Coming to a classroom near you... Investigations in a jar

20th September 2013 at 01:00
An experiment hub for science lessons

Science is a subject in which being provided with the theory alone can leave children uninterested and frustrated by their inability to understand. It's often only when the test tubes, Bunsen burners and Van de Graaff generators come out that their interest is piqued.

One company, which produces science and engineering teaching equipment, and its academic partner are hoping that a new product will join that list of student favourites.

The Desktop Learning Module (DLMX) is a product of Washington State University in the US and the company Armfield. They claim that the "highly visual" product is a "brand new teaching system that can deliver results in a way that engages students and encourages them to investigate advanced engineering topics".

The DLMX is an experiment hub comprising a base unit and seven cartridges, each of which explores a particular discipline though a unique experiment. The base unit recognises the different cartridges and displays all the information required to perform detailed analysis of the discipline covered. The cartridges are easy for students to change without supervision and the display has multiple language options.

An example of the kind of experiment offered is the "Fluidised Bed" cartridge, which shows how fluidisation varies with the flow rate.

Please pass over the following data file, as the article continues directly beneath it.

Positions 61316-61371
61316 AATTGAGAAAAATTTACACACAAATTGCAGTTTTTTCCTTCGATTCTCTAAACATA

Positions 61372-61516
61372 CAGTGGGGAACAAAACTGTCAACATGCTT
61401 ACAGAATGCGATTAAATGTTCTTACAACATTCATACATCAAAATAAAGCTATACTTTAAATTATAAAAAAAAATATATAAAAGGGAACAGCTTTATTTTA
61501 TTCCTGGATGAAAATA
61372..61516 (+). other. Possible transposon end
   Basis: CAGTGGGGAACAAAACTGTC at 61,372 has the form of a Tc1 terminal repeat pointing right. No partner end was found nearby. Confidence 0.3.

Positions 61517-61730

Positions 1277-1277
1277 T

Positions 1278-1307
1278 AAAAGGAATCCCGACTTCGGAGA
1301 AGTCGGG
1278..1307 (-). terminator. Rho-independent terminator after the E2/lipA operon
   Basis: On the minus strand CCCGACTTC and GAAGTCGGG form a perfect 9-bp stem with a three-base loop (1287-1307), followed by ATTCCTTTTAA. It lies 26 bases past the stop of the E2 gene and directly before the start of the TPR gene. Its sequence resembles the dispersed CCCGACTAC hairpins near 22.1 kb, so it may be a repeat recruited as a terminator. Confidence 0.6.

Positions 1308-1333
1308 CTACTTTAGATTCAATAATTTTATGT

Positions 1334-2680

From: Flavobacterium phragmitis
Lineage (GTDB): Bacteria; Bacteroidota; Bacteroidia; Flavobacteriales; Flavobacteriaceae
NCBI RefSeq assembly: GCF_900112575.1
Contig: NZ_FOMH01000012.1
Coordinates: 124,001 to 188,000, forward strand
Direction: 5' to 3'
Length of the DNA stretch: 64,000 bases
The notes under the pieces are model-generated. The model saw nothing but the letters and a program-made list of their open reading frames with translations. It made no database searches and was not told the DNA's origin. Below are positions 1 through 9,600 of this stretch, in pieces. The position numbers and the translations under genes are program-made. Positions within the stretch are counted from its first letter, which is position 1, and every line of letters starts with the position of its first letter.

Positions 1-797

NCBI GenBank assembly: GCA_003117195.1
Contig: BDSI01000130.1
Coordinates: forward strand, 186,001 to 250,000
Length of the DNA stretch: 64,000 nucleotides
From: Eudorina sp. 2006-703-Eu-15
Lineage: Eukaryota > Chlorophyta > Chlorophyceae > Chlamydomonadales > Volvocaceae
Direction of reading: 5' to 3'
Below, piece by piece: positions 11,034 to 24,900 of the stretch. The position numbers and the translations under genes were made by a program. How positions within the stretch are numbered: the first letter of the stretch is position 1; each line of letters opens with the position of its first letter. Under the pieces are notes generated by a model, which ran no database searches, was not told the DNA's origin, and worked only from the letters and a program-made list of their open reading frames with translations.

"Students can clearly see the movement of beads as the flow rate increases and how they settle when the flow rate is decreased," says Chris Addis, managing director of Armfield. "The teacher can explain how this system is used in the real world, for example using airflow to fluidise and freeze fresh peas, ensuring that they do not stick together as they are frozen."

Other cartridges include experiments on energy losses in hydraulic systems and cross-flow heat exchange.

The product launched in June in the US only and Addis says that orders have already started coming in. He says the key is the price: "It is easily affordable for schools, colleges and universities."

As for exactly how affordable the DLMX is, with a limited geographical release to date and different options available, there is no clear price to quote. With education budgets across the world shrinking by the second, it's arguable that any price will be too high for schools - and yet, with science, technology, engineering and maths prominent on government agendas, the DLMX and products like it may prove a necessary expense.

For more information visit discoverarmfield.com.

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